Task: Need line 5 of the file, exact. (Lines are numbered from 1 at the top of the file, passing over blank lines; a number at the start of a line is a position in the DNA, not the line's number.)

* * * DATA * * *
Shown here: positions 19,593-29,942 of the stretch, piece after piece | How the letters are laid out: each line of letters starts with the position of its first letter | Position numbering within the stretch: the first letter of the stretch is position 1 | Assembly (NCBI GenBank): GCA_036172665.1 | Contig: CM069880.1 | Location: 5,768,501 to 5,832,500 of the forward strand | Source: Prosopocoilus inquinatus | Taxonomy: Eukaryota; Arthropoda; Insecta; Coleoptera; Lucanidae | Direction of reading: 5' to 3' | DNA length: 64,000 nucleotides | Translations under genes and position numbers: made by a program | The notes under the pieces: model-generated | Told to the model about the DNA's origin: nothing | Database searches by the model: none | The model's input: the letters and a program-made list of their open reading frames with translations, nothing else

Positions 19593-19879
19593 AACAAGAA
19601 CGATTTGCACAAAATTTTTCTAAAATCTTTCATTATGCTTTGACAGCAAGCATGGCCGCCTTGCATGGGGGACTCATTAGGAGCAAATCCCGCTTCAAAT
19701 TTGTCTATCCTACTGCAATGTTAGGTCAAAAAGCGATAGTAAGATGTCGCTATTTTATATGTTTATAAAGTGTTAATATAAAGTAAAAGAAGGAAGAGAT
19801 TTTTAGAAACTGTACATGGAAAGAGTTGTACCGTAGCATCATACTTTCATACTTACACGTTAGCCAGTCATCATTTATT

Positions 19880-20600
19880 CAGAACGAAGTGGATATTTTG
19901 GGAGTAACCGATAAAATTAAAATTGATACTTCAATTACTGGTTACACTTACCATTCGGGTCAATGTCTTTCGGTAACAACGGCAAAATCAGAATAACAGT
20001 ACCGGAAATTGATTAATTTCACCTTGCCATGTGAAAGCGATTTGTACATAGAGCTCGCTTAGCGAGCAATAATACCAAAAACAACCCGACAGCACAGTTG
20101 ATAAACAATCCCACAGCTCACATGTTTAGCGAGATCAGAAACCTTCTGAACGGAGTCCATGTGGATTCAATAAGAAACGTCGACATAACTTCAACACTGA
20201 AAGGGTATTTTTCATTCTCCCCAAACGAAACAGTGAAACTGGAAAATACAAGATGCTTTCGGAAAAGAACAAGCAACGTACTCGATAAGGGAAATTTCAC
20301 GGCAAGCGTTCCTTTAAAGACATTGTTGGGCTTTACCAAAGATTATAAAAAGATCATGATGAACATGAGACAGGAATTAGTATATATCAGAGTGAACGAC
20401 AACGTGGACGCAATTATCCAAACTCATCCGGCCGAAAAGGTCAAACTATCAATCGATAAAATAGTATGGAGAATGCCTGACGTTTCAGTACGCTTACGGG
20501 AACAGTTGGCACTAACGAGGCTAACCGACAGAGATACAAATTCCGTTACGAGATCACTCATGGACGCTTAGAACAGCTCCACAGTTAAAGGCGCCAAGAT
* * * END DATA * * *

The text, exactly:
19701 TTGTCTATCCTACTGCAATGTTAGGTCAAAAAGCGATAGTAAGATGTCGCTATTTTATATGTTTATAAAGTGTTAATATAAAGTAAAAGAAGGAAGAGAT